Similarly, as an example you can say that both IOException and SecurityException are of type Exception. They have all characteristics and behaviors of an Exception, That mean the IOException is a specialized kind of Exception. A SecurityException is also an Exception. As such, we expect it to share certain characteristic with IOException that are generalized in Exception, but to differ in those characteristics that are specialized in SecurityExceptions. In other words, Exception generalizes the shared characteristics of both IOException and SecurityException, while IOException and SecurityException specialize with their characteristics and behaviors.

In OOP, the specialization relationship is implemented using the principle called inheritance. This is the most common and most natural and widely accepted way of implement this relationship.


Conclusion

Multi-paradigms languages and support for object oriented programming

Summary

A quick summary of the chapter should go here

Key Terms

Class: A class is an extensible program-code-template for creating objects, providing initial values for state (member variables) and implementations of behavior (member functions, methods)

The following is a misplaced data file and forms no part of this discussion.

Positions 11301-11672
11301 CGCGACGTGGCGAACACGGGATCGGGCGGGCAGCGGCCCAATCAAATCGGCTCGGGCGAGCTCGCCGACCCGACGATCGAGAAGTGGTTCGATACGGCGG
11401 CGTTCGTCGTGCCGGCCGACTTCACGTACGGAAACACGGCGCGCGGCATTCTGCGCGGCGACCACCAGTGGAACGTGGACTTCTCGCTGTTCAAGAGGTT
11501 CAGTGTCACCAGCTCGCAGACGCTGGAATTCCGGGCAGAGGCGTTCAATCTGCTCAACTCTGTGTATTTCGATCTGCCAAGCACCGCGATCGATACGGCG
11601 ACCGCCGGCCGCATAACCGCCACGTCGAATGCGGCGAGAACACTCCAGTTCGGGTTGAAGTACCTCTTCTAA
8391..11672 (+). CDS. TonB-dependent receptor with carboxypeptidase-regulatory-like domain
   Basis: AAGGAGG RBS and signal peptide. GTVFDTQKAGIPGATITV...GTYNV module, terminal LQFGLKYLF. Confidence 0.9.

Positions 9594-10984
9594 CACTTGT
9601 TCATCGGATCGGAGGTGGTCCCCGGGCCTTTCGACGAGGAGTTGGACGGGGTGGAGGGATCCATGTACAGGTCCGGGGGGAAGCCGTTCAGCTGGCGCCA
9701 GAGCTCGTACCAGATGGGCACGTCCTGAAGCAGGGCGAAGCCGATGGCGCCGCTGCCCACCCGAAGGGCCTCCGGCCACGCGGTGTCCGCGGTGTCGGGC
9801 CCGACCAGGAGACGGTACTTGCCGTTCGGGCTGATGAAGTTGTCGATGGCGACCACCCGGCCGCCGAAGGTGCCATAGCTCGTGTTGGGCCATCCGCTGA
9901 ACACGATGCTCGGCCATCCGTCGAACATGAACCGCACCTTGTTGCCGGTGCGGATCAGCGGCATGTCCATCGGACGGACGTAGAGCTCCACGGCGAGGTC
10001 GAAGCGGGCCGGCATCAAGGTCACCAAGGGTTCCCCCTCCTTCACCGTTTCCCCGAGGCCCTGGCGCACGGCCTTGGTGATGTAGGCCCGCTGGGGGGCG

Encapsulation: Encapsulation is the packing of data and functions into a single component. The features of encapsulation are supported using classes in most object-oriented programming languages, although other alternatives also exist. It allows selective hiding of properties and methods in an object by building an impenetrable wall to protect the code from accidental corruption.

In programming languages, encapsulation is used to refer to one of two related but distinct notions, and sometimes to the combination thereof:

  • A language mechanism for restricting access to some of the object's components.
  • A language construct that facilitates the bundling of data with the methods (or other functions) operating on that data.

Method: A method (or message) in object-oriented programming (OOP) is a procedure associated with an object class. An object is made up of behavior and data. Data is represented as properties of the object and behavior as methods.

Inheritance: In object-oriented programming (OOP), inheritance is when an object or class is based on another object or class, using the same implementation (inheriting from a class) specifying implementation to maintain the same behavior (realizing an interface; inheriting behavior). It is a mechanism for code reuse and to allow independent extensions of the original software via public classes and interfaces.

Instance: In object-oriented programming (OOP), an instance is a specific realization of any object. Formally, "instance" is synonymous with "object" as they are each a particular value (realization), and these may be called an instance object; "instance" emphasizes the distinct identity of the object. The creation of a realized instance is called instantiation.

Problem Sets

A list of practice problems